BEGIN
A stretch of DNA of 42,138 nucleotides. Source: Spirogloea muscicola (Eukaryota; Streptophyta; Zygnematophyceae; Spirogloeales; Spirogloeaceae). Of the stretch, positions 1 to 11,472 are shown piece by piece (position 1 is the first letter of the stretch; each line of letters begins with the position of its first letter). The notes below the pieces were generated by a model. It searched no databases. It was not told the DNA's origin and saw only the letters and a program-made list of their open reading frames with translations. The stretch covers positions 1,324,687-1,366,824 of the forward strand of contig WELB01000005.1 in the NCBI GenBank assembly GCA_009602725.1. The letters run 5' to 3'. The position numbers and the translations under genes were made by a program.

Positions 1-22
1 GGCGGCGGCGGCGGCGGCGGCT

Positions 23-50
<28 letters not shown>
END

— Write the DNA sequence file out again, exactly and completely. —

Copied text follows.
A stretch of DNA of 42,138 nucleotides. Source: Spirogloea muscicola (Eukaryota; Streptophyta; Zygnematophyceae; Spirogloeales; Spirogloeaceae). Of the stretch, positions 1 to 11,472 are shown piece by piece (position 1 is the first letter of the stretch; each line of letters begins with the position of its first letter). The notes below the pieces were generated by a model. It searched no databases. It was not told the DNA's origin and saw only the letters and a program-made list of their open reading frames with translations. The stretch covers positions 1,324,687-1,366,824 of the forward strand of contig WELB01000005.1 in the NCBI GenBank assembly GCA_009602725.1. The letters run 5' to 3'. The position numbers and the translations under genes were made by a program.

Positions 1-22
1 GGCGGCGGCGGCGGCGGCGGCT

Positions 23-50
<28 letters not shown>